Wednesday, January 22, 2014

The Kurt Weill Festival's Tweetfonie

The classical music world has fallen in love with Twitter.
Singers, musicians, opera houses, concert halls, not to mention fans, critics, journalists, musicologists are all embracing social networks with a passion and enthusiasm that really does give the lie to those who say classical music and opera is dead or dying or that it's elitist or snobbish or out of touch with the modern world.

Well, the annual Kurt Weill Festival in Dessau, which runs this year from February 22 until March 9, has come up with yet another idea to woo musically-inclined Tweeps.

They're calling it a "Tweetfonie" and are inviting anyone who fancies themselves as a composer to come up with a good tune (or should it be called a"twune"?) and then tweet it to be arranged for a symphony orchestra in the blink of an eye.

The score and parts are then emailed and printed out for the Anhaltische Philharmonic Dessau and its chief conductor Antony Hermus who will be assembled in Dessau's Bauhaus and will perform the pieces live on March 3 within just 10 minutes of receiving them.

How can you tweet a melody?

Well, the organisers are putting up a special website -- -- on which the budding Mozarts can compose their tune using an on-screen keyboard.
The melody is then automatically converted into a tweet of 140 characters and sent to a special "Tweetfonie Call Centre" in the Bauhaus.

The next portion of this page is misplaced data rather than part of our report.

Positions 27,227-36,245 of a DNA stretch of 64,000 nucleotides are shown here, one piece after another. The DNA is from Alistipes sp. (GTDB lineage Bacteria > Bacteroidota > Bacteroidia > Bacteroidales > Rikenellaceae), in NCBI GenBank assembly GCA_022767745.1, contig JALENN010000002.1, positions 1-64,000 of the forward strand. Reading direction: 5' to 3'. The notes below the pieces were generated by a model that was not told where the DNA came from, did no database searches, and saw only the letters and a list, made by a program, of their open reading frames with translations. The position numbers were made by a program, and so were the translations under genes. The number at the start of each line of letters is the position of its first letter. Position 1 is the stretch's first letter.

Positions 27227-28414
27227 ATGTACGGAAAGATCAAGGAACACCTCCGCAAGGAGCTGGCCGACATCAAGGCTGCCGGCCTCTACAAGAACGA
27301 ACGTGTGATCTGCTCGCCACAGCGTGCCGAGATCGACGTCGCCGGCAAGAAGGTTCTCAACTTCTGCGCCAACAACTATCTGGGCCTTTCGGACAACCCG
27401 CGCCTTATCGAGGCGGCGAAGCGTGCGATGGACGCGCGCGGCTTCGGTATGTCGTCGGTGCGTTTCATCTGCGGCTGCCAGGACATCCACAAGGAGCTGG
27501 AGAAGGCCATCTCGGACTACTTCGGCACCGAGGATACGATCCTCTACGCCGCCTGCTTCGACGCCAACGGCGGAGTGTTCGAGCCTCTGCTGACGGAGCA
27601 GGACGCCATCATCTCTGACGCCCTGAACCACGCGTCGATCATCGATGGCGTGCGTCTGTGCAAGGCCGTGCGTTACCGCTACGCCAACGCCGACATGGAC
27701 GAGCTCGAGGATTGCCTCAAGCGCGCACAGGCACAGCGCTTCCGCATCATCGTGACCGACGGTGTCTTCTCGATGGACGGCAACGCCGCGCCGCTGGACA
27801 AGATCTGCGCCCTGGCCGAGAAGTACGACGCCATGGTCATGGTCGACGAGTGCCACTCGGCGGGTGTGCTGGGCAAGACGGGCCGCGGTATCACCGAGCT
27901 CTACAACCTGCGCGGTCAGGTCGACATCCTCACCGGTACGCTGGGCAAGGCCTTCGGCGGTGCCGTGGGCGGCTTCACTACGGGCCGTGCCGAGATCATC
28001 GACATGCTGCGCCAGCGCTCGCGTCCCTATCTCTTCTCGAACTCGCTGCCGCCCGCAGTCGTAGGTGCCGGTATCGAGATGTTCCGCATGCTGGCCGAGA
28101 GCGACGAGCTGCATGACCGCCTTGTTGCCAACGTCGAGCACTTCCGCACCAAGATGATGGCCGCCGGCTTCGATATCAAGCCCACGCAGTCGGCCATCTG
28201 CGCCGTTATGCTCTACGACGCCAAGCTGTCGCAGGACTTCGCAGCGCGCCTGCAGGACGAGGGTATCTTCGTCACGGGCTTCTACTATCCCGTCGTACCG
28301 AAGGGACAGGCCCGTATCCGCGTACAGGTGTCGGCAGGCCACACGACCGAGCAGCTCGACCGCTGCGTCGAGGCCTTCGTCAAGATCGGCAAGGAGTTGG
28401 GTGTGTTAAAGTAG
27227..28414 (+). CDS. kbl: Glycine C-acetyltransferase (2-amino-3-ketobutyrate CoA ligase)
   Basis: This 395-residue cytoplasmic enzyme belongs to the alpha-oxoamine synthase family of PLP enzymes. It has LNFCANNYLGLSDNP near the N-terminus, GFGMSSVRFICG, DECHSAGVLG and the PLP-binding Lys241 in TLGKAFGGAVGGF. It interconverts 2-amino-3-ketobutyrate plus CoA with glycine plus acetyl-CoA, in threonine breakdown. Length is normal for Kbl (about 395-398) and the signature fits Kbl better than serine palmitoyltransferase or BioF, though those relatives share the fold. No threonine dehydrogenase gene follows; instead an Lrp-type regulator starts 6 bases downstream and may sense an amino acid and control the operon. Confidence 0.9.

The best and most original "twunes" are filtered out and sent to professional composers and arrangers in Berlin, Paris and New York, who have an hour to compose a short piece of up to one minute around them.

The arrangement is then mailed in PDF form back to the Tweetfonie Call Centre where the score and parts are printed out and handed out to the waiting orchestra and conductor.

The performances are then recorded in both audio and video, posted on and sent via link to the Tweeps who composed them.

If all that sounds complicated, the budding composers have a few days to practice on the system. goes live on February 28, but the composers can only tweet their twunes for real from March 2.

The live concert of the best of them then takes place in the Bauhaus on March 3.

The scoring of the final pieces is as follows:

2(+picc).2(+cor. angl).2(+sax).2. –– tmp+2perc(no mallets), hp, pf 
– strings 8--‐6--‐4--‐3--‐2.
Here's the link to the full programme of this year's Kurt Weill Festival:

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